The government’s Purchasing Managers’ Index fell to 50.1 in December from 50.3 in November, according to data released by the statistics bureau and the China Federation of Logistics and Purchasing in Beijing. That compared with a median estimate of 50 in a Bloomberg News survey of analysts.
Investors’ expectations for more monetary easing have sent stocks soaring, with the Shanghai Composite Index registering its biggest annual gain since 2009. Weakness in the housing market is weighing on an economy that probably expanded last year at the slowest pace since 1990, according to economists surveyed by Bloomberg.
“The manufacturing industry faces relatively severe difficulties and pressure,” said Zhao Qinghe, a senior statistician at the bureau, in a statement.
Zhao cited reasons including weakness in export demand, falling prices at the factory gate, and China’s move toward a more services-led economy.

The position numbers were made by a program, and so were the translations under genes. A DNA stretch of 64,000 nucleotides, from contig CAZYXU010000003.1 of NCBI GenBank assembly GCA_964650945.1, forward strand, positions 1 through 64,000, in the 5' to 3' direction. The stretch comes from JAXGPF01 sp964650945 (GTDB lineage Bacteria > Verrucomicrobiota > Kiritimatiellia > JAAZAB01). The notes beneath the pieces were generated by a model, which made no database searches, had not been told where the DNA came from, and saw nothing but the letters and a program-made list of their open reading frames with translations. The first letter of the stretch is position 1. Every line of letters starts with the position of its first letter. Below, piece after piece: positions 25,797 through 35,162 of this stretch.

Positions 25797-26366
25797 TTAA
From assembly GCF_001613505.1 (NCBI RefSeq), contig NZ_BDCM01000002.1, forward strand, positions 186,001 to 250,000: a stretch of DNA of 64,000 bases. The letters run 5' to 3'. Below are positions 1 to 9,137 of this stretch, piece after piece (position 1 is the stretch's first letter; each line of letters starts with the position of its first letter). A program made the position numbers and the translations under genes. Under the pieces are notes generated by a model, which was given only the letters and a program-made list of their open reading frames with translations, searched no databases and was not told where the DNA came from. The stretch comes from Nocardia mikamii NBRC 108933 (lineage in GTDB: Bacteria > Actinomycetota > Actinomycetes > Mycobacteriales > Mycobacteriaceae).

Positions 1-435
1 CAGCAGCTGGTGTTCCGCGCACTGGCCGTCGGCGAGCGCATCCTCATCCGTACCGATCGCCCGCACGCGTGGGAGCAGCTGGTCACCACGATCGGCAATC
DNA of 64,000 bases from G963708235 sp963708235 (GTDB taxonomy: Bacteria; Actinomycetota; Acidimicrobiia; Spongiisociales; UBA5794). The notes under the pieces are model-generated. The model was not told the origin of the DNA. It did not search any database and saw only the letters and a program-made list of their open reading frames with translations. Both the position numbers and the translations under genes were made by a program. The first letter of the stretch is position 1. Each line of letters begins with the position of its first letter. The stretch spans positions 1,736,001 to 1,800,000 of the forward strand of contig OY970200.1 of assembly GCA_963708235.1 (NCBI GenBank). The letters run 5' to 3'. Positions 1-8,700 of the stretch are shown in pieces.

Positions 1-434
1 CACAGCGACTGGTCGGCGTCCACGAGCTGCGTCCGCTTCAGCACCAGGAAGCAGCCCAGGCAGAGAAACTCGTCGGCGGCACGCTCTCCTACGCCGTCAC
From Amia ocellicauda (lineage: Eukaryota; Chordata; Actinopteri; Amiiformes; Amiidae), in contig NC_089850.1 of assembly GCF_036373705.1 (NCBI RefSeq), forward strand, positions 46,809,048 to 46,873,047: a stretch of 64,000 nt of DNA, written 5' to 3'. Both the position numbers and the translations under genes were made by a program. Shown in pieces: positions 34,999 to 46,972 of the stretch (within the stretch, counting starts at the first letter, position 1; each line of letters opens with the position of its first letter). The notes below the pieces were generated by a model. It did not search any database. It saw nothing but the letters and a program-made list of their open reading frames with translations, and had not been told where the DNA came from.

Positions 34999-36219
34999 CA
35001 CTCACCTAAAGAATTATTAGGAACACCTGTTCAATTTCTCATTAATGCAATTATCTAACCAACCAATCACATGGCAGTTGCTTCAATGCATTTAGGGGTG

A separate manufacturing index released yesterday by HSBC Holdings Plc and Markit Economics also declined. The government’s manufacturing index was based on a survey of purchasing executives at 3,000 companies.
The Chinese economy grew 7.4% last year and the pace will cool to 7% this year, according to the survey. China’s benchmark stock index rose 53% last year, with most of the gain coming in the fourth quarter, when the central bank cut interest rates.
A services PMI rose to 54.1 in December from the previous month’s 53.9, according to a separate report from the NBS and the CFLP. Zhao said the “rapid growth” of services showed progress in changing the structure of the economy. Measures of employment fell for both manufacturing and services.